Iran’s authorities have granted power plants that use renewable energy to be sold electricity to cryptocurrency miners. This decision was made after Iran’s government requested that mining companies cease operations to prevent winter blackouts.
Crypto Miners from Iran Mint Digital Coins using Renewable Energy
According to local media, Iranian companies that are licensed for mining cryptocurrency will have access to renewable energy. Tehran’s Ministry of Energy has approved new regulations that allow plants to generate electricity from renewable sources in order to provide coin minting companies with power within legal limits.
“Legal miners can enter into agreements with renewable power plants at negotiable terms and rates,” Mohammad Khodadadi, who heads the Tavanir department responsible for the mining industry, told the ISNA news agency. He stressed that the Energy Ministry will be in charge of determining the precise tariffs.
Tavanir, the Iran Power Generation, Distribution and Transmission Company, is the country’s state-owned utility that recently ordered authorized miners to unplug their equipment. This is part of an effort to avoid blackouts, as the energy demand rises with falling temperatures.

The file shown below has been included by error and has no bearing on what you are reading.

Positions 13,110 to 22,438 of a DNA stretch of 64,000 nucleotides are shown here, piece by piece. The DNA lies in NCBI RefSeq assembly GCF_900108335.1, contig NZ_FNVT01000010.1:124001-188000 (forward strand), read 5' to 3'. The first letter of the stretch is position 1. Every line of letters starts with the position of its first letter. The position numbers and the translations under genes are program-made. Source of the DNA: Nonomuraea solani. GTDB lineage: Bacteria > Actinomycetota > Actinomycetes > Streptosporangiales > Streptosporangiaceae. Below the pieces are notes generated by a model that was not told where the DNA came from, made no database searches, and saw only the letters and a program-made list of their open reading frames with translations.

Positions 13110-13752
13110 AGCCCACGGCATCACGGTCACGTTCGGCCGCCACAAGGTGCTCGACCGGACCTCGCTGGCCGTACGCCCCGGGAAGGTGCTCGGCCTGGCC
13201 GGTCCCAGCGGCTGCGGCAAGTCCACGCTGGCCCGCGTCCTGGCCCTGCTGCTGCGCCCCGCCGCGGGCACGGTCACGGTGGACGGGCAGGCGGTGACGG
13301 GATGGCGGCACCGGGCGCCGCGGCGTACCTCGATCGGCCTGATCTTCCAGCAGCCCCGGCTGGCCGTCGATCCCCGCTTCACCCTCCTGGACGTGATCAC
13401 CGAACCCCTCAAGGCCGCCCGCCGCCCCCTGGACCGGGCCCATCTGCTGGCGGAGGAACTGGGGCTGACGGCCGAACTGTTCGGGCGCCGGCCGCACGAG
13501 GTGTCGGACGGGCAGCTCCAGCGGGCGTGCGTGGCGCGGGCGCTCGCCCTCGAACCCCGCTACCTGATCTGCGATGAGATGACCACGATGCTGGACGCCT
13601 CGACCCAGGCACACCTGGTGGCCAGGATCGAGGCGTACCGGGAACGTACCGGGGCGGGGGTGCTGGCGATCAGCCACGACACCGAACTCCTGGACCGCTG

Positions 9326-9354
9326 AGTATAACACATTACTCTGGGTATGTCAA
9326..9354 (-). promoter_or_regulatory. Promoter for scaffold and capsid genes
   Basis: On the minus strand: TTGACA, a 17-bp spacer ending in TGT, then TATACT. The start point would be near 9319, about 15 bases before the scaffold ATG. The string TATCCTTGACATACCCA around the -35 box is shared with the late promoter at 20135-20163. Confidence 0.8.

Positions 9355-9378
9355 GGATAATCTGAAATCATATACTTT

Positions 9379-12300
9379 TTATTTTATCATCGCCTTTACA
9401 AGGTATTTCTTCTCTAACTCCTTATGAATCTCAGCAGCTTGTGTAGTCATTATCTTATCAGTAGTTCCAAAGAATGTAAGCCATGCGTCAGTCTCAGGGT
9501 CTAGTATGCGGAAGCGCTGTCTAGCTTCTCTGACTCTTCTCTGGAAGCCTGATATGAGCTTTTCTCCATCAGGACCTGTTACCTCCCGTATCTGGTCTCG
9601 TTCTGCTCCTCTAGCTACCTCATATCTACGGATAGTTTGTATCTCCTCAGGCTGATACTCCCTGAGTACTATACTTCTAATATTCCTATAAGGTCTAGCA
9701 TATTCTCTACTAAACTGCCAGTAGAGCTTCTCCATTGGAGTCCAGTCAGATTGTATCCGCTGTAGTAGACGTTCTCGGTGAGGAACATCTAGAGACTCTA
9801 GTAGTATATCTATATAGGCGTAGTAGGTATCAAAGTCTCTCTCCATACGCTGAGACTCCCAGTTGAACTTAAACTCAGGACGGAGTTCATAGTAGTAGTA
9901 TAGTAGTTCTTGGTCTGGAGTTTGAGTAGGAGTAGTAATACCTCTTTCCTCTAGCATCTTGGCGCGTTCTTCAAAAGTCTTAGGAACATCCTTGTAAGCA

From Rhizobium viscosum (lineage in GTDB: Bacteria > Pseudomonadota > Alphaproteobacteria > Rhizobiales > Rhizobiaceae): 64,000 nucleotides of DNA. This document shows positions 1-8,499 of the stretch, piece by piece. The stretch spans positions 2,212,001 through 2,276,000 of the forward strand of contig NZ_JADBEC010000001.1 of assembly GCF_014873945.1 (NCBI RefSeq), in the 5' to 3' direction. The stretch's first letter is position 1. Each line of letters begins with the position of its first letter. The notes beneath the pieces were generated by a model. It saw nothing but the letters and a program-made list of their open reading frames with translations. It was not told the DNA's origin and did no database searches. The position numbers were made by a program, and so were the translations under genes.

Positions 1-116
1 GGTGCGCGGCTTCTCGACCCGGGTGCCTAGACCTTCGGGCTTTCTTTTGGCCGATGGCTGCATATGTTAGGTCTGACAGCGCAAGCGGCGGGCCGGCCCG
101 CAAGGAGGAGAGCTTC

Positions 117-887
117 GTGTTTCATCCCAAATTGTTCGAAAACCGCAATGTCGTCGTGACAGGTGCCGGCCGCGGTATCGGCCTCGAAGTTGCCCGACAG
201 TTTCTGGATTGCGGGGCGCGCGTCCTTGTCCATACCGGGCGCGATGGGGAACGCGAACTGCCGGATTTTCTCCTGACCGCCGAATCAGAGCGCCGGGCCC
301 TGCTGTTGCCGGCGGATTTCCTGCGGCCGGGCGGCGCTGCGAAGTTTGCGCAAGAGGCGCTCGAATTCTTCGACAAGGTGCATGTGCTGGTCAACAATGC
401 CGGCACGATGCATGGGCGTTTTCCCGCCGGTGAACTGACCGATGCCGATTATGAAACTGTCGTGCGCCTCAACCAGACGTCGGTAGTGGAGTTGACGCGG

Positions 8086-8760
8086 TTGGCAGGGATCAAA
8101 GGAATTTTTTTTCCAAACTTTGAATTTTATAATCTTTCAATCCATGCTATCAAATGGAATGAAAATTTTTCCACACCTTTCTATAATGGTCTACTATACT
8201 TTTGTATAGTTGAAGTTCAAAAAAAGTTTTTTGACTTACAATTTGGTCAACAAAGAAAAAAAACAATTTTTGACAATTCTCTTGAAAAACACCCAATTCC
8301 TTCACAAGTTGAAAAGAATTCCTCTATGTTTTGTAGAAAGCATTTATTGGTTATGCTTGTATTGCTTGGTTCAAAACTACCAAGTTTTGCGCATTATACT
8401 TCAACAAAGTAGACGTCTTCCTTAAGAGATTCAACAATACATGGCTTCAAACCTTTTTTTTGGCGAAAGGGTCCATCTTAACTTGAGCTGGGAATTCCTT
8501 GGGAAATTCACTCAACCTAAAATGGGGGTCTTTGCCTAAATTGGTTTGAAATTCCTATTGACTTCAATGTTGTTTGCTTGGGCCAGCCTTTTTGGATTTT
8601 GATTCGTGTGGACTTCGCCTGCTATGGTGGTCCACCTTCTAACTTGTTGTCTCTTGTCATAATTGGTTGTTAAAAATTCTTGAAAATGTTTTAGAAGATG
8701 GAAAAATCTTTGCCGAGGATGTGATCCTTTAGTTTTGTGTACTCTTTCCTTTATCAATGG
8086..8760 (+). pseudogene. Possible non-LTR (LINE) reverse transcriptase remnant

The Ministry of Energy has been trying to reduce the use of liquid fuels for generation since last month, Tavanir’s spokesman Mostafa Rajabi Mashhadi recently told the state-run broadcaster IRIB. IRIB has a number of options to prevent electricity shortages this winter, including the shutdown of licensed crypto farms.
Iran approved bitcoin mining in 2019. It also established licensing rules for companies operating in the sector. Register crypto farms buy electricity at export rates higher than the domestic rate and many Iranian miners bypass mandatory registration in order to get subsidized household costs.
After growing demand for electricity, Hassan Rouhani (then-President) announced that crypto mining would be temporarily banned. He said this because of the droughts and extreme heat. The shortages were also blamed on authorized mining companies.
The country’s crypto community criticized the restrictions after estimates indicated that legal miners consume only around 300 megawatts daily, while underground crypto farms burn 10 times more. In September, the ban was lifted as electricity demand decreased due to cooler temperatures.
Throughout the year, Tavanir has taken steps to crack down on illegal mining activities. Iranian media claimed in November, that more than 220,000 mining machines were confiscated by the utility and nearly 6,000 cryptocurrency farms had been shut down in various regions in the Islamic Republic.
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